I walked through a wood one summer’s day,
Afternoon light dappled a forest glade;
Lily pad in green-black pond and on it lay
A frog whose languid croak appeared to say,
As he scratched white belly in sun’s warm ray,
I shall not move on this summer’s day.
I stopped to ponder my neighbor in green,
Who, eyes near closed in dreamlike sheen,
Lay ankles crossed and head on arm a’lean;
He snorted half asleep in his pastoral scene,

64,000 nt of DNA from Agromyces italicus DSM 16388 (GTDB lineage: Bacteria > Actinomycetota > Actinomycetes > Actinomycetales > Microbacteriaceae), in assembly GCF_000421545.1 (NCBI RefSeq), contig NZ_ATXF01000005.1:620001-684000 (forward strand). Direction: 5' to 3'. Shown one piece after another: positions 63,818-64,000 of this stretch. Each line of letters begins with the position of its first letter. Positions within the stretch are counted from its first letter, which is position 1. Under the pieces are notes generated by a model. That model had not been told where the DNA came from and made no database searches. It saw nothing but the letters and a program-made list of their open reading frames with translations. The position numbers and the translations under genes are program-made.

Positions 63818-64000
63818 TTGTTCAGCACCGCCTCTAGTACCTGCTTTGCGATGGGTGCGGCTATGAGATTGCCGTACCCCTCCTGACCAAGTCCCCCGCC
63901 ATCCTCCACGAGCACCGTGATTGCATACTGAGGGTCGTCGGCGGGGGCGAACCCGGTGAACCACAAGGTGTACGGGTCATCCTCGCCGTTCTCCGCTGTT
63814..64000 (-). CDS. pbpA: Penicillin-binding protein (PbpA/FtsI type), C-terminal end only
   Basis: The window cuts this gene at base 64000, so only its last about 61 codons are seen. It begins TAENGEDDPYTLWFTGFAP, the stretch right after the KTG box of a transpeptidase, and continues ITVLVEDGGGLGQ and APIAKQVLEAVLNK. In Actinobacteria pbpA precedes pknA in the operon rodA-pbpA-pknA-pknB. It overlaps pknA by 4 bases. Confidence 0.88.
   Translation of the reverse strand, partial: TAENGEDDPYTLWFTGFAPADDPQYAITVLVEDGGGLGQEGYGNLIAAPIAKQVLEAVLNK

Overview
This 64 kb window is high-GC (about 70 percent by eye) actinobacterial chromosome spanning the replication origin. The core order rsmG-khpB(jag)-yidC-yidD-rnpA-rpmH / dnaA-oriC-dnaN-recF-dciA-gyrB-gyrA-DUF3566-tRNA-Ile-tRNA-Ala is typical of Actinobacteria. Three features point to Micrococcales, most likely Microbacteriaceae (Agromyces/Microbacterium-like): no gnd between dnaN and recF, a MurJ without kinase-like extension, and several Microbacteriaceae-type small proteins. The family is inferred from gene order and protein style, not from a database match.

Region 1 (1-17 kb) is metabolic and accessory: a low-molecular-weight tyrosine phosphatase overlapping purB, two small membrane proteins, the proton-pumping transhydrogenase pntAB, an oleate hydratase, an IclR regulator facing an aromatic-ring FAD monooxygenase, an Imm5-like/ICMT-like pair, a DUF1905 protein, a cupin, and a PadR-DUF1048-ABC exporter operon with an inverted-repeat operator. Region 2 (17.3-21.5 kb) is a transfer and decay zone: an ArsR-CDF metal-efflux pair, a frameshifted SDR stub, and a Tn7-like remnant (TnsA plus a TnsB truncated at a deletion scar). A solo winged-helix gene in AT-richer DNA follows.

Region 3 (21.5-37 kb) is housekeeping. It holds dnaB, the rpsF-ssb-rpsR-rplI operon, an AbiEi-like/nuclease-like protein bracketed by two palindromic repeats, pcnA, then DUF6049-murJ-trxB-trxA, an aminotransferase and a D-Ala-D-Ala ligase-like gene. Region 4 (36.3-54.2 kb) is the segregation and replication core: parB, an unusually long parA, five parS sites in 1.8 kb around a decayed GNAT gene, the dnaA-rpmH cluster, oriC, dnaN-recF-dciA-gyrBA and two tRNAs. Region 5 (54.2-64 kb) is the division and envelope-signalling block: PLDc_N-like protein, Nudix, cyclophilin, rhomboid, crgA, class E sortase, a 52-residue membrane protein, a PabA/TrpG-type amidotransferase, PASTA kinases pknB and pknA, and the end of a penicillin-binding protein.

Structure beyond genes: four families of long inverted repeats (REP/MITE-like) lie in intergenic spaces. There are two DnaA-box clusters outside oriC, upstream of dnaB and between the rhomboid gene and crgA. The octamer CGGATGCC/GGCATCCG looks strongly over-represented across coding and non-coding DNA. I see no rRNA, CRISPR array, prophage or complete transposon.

Then snapped half-hearted at black fly on wing;
I chuckled then and left my neighbor in green.
Away the wood, I walked on granite shore,
Pounding waves, knuckles rapped upon a door;
Lobster boat, weather-worn in wind that tore,
And red-faced men, like fishermen of yore,
Whose raw, ripped flesh labored evermore,
To work the sea that swept the granite shore.
From windswept shore I climbed to rocky perch,
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